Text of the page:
I’m not a religious person, but I think I’m very spiritual. My parents are extremely Christian, and I grew up with those beliefs but I think as soon as I sort of came to my own realizations, I peeled off. Nepal is such a Buddhist and Hindu-rich culture and it’s so beautiful. I would say that affected me more [than Christianity].
Did you do a lot of art as a kid?
I was always interested in art — Nepal is such an arts-and-crafts-rich culture. I was always drawn to colors, mainly. When I was 11 my father asked me to pick out the colors of the curtains for the house, and I did and he was very surprised at how well they matched the room. And he was like, ‘I think you’re really good at color, I think you might be a great artist.’ And that was the first time I thought, “Oh, you can be a career artist?’ I started concentrating more on art at school. I knew I had to go back to Korea for university. That was something almost mandatory in our family, to reacquaint ourselves with our roots. Korea’s art education is very strange because the way they see art is the opposite of the way I’d grown up knowing it. The entrance exam, for example, is rendering a Greek bust in pencil on paper. You had to be very technically good; they don’t look at portfolios.
What did you do after school?
I ended up staying another three years in Seoul and started a collective with two of my girlfriends. We published an art magazine and did design projects together. We had this one big studio full of artists and we just had a really free, fun time that was saying ‘fuck you’ to the rest of the hardwired, hard-structured art community in Korea. Then I went to Italy for a year for a residency at Fabrica. It’s part of the Benetton Foundation, then back to Nepal where I started teaching art in my old high school and did a solo show in Kathmandu. And that’s where I met Peter [Sutherland].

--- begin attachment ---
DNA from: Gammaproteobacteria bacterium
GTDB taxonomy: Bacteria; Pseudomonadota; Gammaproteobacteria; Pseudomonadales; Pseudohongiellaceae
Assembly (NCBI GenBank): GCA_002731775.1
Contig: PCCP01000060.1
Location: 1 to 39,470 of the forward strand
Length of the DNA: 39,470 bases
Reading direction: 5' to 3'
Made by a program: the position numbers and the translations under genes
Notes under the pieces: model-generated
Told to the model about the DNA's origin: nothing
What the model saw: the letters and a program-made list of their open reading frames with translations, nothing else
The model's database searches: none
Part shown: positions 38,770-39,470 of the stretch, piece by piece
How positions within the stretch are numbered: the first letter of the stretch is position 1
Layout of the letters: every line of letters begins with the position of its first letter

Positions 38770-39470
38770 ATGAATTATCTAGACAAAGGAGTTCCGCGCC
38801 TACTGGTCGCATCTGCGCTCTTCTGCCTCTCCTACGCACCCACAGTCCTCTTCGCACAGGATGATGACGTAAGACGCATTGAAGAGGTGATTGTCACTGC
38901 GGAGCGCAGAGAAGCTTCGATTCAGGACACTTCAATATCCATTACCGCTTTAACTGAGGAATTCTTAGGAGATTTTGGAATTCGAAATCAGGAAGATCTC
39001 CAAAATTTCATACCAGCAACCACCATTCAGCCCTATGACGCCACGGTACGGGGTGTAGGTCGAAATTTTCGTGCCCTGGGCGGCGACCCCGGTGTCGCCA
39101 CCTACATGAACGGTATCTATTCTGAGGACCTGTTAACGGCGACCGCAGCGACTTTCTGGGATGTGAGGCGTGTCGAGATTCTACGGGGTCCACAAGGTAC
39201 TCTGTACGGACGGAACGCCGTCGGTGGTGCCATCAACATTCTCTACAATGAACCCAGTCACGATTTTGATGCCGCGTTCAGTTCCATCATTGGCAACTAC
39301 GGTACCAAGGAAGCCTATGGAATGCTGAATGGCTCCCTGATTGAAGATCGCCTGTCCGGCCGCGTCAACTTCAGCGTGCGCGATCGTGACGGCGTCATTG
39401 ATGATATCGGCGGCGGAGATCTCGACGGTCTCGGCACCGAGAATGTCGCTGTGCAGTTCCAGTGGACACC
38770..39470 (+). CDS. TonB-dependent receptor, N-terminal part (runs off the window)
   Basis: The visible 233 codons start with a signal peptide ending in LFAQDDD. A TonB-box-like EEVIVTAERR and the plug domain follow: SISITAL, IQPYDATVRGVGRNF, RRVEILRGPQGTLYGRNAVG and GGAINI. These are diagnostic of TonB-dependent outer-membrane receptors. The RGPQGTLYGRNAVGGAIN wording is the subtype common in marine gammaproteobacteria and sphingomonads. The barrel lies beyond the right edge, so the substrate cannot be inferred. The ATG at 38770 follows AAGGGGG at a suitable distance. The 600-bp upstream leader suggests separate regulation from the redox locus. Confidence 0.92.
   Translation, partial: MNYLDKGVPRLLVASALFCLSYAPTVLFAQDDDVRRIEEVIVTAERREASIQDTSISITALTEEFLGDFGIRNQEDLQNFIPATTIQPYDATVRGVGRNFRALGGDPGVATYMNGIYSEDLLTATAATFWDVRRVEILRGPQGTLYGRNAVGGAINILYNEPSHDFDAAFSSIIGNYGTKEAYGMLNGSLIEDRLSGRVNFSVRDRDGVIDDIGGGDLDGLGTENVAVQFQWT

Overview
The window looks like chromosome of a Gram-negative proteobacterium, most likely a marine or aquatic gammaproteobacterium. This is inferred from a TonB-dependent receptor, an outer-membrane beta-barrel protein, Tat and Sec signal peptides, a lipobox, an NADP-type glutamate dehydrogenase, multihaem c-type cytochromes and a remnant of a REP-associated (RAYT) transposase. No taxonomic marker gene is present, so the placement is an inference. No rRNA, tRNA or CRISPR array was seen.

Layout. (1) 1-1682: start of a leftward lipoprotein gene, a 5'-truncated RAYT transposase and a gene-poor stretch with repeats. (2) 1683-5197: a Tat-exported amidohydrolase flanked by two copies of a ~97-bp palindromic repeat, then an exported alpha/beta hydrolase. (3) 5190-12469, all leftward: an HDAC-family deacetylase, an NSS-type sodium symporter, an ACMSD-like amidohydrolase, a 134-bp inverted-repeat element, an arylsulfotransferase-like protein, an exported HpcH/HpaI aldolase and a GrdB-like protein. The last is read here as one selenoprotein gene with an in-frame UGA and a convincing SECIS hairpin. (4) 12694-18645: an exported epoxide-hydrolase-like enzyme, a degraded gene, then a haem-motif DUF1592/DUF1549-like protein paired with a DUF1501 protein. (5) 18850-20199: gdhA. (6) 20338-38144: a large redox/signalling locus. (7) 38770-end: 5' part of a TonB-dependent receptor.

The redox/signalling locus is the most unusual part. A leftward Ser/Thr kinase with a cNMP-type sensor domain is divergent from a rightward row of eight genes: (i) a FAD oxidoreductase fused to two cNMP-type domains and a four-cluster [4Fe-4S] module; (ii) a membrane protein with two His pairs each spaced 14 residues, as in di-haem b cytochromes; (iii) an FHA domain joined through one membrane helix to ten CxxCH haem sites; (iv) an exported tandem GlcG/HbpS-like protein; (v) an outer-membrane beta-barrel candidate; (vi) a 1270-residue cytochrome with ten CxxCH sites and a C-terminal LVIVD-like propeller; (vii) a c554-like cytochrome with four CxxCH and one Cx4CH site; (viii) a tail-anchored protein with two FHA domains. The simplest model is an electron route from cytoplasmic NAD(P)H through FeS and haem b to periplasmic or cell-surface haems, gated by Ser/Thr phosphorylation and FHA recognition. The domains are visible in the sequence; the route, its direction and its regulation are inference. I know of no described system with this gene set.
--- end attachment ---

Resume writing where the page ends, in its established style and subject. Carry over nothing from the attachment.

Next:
He was based in New York, so how did you end up meeting?
It was very serendipitous. I was on Facebook and I saw his name pop up on my friend’s page. I recognized his name so I Googled him, then realized he was a photographer and recognized one of his photographs … it had been published as the cover of a Korean photography magazine. The image really resonated with me, so I sent him a message. ‘Hey, I really like your work. If you ever come to Nepal, give me a shout.’ And he wrote back pretty much immediately, and said, ‘I’ve always wanted to go to Nepal. How can we make it happen?’
There’s this documentary that I really love called Born Into Brothels, about the kids raised in brothels in Calcutta learning how to take photographs. I had seen that and I said, ‘I’ve always wanted to do this workshop, teaching kids photography. Would you be into it?’ He was like, ‘I love that idea.’ So I put it together. We gathered a group of kids — half of them were from the deaf school and half of them were from a home for runaways. And so we paired the kids together, got the cameras, got the film … And the workshop was a huge success.
[Peter and I] first met at the Kathmandu airport about five weeks after I reached out to him. We were immediately drawn to each other. We have very similar traits — he’s very laid-back, I’m very laid-back — and when you’re in the presence of kids, you can’t really have your guard up. It was a very good way of getting to know each other because immediately we had to be very much ourselves. And then he was like, ‘Do you want to come to New York?’